With the impact of the grand jury decision in the police shooting of Michael Brown still fresh for residents of Ferguson, Missouri, mental health groups are offering support and counseling to community members dealing with anger and grief.
Continuing to reel from a death felt around the nation, emotions have been running high in Ferguson, Missouri, for nearly four months now.
A fresh round of protests, some of them violent, erupted after last Monday’s grand jury decision not to indict white police officer Darren Wilson in the August 9 fatal shooting of Michael Brown, an 18-year-old African-American man who was unarmed when he was killed.
But some critics say there’s an alternative to strong police and military presence.
— Antonio French (@AntonioFrench) November 21, 2014
In response, on November 22, Nixon sent mental health experts from the Missouri Resilience Coalition to Ferguson. Formed shortly after Brown’s death, the coalition includes professionals from the state’s mental health, education, and social services departments.
Associations and community groups are also rising to meet that need. The Association of Black Psychologists (ABPsi) and the Community Healing Network, Inc. (CHN) are teaming up to provide mental health support to the community.
The groups, which denounced the grand jury decision [PDF] as “another example of the devaluing of black life and the dehumanization of black people,” will offer workshops in Ferguson and the St. Louis area to help those traumatized by the shooting and its aftermath. Two sessions are already scheduled for Friday and Saturday at Harris-Stowe State University in St. Louis.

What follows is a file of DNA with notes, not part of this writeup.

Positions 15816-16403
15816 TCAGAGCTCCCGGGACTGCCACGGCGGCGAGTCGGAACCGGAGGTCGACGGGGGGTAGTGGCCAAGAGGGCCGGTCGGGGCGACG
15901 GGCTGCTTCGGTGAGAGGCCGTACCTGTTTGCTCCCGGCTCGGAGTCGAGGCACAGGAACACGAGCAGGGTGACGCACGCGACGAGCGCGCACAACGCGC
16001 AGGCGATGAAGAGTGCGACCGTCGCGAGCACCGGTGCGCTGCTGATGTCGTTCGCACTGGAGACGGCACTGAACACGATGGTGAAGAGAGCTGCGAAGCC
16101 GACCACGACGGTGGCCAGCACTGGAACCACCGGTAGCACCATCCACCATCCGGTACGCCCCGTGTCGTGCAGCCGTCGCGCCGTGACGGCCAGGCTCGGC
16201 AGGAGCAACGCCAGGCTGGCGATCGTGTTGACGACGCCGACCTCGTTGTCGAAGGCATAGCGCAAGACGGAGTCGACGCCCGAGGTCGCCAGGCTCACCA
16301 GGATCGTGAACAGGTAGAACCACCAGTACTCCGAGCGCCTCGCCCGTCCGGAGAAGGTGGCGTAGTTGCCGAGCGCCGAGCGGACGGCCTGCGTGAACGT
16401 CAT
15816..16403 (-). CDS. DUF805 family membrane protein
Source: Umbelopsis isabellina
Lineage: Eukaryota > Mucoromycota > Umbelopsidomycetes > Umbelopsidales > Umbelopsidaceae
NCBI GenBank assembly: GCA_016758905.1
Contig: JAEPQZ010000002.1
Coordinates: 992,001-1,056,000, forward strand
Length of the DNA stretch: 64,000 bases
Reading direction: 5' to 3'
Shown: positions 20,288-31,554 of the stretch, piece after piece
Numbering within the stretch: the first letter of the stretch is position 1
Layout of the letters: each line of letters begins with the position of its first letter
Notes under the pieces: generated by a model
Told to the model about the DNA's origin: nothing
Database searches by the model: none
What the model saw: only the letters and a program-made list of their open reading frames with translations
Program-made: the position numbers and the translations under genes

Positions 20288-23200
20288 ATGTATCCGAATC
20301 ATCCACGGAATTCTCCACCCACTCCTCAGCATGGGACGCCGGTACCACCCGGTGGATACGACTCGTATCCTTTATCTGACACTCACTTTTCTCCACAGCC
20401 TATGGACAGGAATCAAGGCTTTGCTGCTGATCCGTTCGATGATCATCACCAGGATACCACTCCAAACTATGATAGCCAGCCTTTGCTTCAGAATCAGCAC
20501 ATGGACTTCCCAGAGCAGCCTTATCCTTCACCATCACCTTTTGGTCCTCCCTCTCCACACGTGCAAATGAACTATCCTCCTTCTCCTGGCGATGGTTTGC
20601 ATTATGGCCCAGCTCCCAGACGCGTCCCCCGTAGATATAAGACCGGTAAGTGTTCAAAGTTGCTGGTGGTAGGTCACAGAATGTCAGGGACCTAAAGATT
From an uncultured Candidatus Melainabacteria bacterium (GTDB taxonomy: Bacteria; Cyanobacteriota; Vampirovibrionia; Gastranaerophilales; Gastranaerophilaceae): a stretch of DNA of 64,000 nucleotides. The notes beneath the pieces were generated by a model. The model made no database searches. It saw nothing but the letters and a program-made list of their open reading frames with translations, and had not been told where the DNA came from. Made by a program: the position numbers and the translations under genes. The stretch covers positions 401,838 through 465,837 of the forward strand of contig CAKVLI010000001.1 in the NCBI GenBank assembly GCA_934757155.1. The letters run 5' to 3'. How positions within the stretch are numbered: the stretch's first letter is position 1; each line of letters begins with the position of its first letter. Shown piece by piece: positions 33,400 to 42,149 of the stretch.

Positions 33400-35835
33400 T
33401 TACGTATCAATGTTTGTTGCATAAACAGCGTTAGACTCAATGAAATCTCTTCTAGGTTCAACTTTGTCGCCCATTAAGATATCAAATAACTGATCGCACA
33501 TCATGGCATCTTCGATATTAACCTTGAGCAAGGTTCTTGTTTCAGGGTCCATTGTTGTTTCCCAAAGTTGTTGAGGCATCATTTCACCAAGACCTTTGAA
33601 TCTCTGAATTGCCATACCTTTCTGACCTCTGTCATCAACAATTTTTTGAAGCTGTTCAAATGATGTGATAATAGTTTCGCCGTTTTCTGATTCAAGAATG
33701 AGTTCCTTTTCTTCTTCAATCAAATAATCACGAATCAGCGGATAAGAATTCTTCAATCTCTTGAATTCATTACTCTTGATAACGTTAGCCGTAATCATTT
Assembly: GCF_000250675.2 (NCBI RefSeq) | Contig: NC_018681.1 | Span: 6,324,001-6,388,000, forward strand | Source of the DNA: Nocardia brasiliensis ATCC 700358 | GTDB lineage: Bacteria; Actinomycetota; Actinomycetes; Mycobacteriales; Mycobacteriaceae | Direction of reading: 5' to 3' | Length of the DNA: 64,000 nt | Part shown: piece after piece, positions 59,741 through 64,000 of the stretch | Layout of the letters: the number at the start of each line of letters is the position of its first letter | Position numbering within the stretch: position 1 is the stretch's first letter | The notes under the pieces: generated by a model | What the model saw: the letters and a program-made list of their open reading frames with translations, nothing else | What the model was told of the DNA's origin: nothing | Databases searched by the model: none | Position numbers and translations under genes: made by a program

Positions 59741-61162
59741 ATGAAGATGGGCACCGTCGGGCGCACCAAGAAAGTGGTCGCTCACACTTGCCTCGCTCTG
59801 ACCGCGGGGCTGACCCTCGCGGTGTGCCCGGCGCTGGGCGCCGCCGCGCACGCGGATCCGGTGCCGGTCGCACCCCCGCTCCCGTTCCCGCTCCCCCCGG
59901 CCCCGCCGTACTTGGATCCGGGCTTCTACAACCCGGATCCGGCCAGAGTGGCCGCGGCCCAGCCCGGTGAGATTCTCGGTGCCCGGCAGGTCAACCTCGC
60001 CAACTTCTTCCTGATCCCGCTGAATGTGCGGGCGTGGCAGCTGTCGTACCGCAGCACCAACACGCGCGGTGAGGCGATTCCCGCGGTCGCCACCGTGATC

In a news release, CHN founder and President Enola Aird said the initiative aims “to help build the movement for emotional emancipation in Ferguson.”
ABPsi has experience providing mental health services after disasters: Its Disaster Relief Task Force [PDF] treated Haitian earthquake survivors. CHN will draw from its experience in communities, including its Community Healing Days program, in which more than 135 U.S. cities participate.
While the workshops will address the stress and trauma caused by Brown’s death, the ensuing protests, and the police response, they also will examine “the historical trauma caused by the lie of black inferiority—the root cause of the devaluing of the lives of black people.”
“We are excited about starting a community conversation about overturning the myth of dehumanization—the toxic idea that black people are less than human,” ABPsi President Dr. Marva Robinson said in a press release. “The demonstrations in Ferguson have been calls for justice for Michael Brown, yes, but they are also calls for black people to be treated as human beings.”